Date of Award
Doctor of Philosophy
Kristie Hamilton, Peter Sands, Donna Pasternak, Heather Ann Moody
This project examines Dakota and Anishinaabe literatures of the Great Lakes region with an emphasis on themes of homeland, identity development, community, violence, transformation, and healing. Each chapter of the dissertation focuses on a specific genre, medium, or theory, such as nineteenth-century autobiography, young adult literature, comics, and Two-Spirit critiques, along with pedagogical practices that can be incorporated into English curriculums to help educators teach Indigenous literatures more effectively. This dissertation provides teaching frameworks and suggestions for activities and discussions that other educators can adapt and model in their own secondary school or university classes. I consider texts by Zitkala-Sa, Jane Johnston Schoolcraft, Angeline Boulley, Elizabeth LaPensée, and Joshua Whitehead to model close readings through the lenses of New Historicism, decolonialism, and queer theory. The work of this project seeks to help educators engage with Indigenous methodologies and student-centered pedagogies, thoughtfully reflect on and research tribally specific histories, cultures, and contemporary issues, and choose Indigenous texts focusing on themes that resonate with young adults and which can be read in a way that helps students develop their identities. The chapters of this dissertation work together to argue for a greater inclusion of Indigenous literatures within English courses and other disciplines.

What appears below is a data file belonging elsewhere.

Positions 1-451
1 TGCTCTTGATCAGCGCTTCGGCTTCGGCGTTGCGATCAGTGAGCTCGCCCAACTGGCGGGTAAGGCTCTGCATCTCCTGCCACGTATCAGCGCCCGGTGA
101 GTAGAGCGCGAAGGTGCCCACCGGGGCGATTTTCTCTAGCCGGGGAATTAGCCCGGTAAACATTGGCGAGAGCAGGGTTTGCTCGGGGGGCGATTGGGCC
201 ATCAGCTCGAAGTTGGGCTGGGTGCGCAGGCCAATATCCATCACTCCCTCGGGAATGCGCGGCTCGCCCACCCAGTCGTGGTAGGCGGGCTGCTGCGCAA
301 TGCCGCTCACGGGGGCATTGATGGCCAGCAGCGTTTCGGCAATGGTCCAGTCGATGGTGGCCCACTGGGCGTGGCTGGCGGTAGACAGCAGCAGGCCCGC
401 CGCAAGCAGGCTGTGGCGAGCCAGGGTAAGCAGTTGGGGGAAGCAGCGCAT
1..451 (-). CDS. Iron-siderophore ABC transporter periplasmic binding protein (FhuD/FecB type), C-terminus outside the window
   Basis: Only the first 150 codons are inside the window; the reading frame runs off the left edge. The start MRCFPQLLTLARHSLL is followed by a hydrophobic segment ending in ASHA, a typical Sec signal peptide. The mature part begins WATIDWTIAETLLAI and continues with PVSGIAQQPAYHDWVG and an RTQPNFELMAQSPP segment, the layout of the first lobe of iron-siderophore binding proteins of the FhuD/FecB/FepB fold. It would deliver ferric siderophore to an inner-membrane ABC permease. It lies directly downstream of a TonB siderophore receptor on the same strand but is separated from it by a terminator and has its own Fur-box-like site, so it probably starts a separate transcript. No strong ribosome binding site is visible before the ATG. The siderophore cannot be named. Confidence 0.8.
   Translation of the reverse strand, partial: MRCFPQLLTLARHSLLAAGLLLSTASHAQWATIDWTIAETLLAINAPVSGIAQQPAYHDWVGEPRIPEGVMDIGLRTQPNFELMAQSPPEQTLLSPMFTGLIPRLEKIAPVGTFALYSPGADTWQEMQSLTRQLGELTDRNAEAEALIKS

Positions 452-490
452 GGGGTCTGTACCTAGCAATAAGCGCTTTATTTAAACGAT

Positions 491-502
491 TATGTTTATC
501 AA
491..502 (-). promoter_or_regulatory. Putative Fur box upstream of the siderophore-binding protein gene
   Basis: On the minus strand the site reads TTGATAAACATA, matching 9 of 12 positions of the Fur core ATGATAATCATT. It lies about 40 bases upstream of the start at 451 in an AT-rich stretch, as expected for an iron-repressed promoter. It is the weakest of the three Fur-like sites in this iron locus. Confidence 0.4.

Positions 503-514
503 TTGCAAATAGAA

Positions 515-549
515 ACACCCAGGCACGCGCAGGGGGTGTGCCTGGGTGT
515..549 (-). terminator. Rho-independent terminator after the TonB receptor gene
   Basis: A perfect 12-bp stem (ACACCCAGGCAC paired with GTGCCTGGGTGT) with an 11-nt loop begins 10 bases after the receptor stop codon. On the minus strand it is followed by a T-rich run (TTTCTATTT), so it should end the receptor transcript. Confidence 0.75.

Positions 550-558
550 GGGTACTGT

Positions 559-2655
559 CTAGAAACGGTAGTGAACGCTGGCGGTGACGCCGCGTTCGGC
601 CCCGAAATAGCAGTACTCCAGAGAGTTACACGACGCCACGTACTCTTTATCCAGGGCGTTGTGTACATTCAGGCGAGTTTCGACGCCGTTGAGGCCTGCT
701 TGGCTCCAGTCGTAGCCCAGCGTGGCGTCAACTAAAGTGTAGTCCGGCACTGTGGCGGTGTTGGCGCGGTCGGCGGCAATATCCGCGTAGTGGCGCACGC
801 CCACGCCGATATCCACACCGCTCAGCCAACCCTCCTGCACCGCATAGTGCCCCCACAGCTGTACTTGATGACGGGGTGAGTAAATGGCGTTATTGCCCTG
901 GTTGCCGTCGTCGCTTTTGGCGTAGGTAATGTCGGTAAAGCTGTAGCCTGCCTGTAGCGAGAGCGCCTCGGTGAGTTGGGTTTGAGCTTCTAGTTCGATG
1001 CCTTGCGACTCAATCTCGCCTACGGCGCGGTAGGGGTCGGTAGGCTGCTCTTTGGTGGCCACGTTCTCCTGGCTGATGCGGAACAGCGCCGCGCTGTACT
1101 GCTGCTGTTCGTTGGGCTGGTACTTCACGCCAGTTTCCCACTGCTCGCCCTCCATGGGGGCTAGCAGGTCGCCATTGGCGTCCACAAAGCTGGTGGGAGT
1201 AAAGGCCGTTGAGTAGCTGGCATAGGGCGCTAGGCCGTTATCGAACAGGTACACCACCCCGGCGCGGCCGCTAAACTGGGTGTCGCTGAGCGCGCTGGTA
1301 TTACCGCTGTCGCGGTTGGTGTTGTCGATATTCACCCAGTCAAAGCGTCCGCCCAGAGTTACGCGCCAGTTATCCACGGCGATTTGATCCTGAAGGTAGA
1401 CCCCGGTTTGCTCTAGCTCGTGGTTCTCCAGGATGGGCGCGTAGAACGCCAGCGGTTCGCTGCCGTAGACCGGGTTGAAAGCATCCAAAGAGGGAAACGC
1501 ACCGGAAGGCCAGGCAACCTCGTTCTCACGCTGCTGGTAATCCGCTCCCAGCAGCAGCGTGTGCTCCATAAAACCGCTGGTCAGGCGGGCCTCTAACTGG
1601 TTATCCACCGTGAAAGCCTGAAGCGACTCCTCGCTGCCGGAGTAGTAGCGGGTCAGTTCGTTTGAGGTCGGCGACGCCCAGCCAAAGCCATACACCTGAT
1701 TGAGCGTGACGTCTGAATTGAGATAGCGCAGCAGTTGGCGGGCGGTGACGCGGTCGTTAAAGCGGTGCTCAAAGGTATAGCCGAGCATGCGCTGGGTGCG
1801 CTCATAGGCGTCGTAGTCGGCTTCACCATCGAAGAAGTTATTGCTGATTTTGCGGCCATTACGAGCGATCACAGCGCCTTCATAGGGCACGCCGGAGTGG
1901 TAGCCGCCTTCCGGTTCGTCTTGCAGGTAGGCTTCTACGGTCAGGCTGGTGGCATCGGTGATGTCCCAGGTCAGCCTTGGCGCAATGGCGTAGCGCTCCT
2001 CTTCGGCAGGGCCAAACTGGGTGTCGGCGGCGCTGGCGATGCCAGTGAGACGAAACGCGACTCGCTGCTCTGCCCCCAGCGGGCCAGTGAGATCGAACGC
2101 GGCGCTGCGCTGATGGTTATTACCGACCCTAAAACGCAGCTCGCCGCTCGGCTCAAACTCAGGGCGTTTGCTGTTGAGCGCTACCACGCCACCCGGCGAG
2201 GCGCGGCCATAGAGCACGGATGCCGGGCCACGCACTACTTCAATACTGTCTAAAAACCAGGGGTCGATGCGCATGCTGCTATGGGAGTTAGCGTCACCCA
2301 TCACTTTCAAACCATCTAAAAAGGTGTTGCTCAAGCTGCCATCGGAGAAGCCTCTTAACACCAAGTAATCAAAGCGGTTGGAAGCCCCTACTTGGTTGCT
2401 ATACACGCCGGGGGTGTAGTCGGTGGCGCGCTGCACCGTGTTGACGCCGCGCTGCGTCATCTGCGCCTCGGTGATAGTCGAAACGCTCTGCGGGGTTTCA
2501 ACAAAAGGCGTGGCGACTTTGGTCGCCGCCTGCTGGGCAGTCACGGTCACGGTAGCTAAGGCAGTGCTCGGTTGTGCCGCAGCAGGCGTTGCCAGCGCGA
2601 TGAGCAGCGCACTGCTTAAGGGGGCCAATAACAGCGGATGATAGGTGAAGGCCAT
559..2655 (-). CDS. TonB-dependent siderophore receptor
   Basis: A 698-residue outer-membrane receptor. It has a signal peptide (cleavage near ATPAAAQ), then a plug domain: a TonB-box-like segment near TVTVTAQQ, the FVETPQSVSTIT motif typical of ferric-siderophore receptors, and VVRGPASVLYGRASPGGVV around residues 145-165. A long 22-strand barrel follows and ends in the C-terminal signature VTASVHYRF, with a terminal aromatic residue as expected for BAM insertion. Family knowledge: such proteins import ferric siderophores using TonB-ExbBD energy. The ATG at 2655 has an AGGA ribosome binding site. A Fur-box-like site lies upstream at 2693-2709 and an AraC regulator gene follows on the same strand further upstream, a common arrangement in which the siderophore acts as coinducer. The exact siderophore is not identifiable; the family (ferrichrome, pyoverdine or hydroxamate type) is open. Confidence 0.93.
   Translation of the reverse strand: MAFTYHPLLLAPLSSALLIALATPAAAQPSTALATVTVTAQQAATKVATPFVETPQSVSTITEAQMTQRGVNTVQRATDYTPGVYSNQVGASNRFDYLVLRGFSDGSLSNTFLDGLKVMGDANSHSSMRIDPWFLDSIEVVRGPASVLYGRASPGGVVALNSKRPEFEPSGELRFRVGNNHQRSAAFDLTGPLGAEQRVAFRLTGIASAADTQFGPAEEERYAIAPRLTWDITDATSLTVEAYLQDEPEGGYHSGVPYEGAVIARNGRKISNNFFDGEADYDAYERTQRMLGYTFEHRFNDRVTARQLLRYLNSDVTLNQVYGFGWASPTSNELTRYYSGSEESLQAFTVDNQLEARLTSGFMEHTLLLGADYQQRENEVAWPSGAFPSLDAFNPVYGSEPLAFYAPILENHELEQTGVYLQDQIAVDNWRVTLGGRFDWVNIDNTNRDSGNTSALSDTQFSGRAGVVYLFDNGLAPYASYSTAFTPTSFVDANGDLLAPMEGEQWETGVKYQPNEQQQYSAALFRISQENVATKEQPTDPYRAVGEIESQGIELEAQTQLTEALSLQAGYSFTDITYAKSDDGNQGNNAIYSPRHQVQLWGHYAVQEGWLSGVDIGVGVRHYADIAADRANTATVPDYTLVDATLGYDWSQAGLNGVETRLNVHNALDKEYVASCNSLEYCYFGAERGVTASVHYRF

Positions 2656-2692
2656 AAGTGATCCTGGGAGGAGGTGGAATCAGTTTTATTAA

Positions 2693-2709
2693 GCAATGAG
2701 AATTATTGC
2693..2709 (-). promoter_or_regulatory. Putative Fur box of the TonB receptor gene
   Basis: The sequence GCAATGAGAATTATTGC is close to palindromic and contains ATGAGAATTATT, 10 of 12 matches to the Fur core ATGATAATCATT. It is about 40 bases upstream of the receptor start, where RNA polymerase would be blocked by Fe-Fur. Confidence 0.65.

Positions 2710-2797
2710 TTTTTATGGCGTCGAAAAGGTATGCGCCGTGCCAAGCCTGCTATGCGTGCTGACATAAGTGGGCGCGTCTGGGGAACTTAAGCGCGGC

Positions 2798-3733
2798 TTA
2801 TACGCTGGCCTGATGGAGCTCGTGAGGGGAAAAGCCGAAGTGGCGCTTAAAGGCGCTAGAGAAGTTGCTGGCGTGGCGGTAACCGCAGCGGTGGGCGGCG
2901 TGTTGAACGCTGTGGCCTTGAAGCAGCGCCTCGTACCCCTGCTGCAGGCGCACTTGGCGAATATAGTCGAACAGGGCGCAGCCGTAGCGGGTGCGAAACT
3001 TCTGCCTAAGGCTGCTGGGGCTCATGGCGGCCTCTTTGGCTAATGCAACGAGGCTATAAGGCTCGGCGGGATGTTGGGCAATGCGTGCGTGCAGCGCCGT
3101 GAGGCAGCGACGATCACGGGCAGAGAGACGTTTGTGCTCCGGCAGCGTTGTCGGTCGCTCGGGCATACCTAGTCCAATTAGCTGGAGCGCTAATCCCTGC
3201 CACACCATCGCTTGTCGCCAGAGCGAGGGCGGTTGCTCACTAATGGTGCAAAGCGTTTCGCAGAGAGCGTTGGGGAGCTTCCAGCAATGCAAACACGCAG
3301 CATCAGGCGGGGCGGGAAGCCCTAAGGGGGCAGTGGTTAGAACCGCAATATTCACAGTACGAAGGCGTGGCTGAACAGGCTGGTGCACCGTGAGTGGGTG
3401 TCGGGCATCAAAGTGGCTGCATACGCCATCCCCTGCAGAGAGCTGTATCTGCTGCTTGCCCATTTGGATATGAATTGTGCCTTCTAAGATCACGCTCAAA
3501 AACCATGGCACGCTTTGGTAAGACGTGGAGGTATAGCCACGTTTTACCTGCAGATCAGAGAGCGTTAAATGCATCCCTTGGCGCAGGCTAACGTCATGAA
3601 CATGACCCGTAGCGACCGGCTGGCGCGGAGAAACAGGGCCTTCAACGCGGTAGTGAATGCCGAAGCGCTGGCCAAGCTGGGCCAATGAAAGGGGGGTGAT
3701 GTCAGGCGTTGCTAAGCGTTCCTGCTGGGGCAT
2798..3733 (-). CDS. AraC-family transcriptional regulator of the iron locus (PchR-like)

Cary, Katie, "Storytelling, Identity Development, and Decolonial Pedagogies: Frameworks for Teaching Indigenous Literatures of the Great Lakes to Young Adult Readers" (2022). Theses and Dissertations. 2876.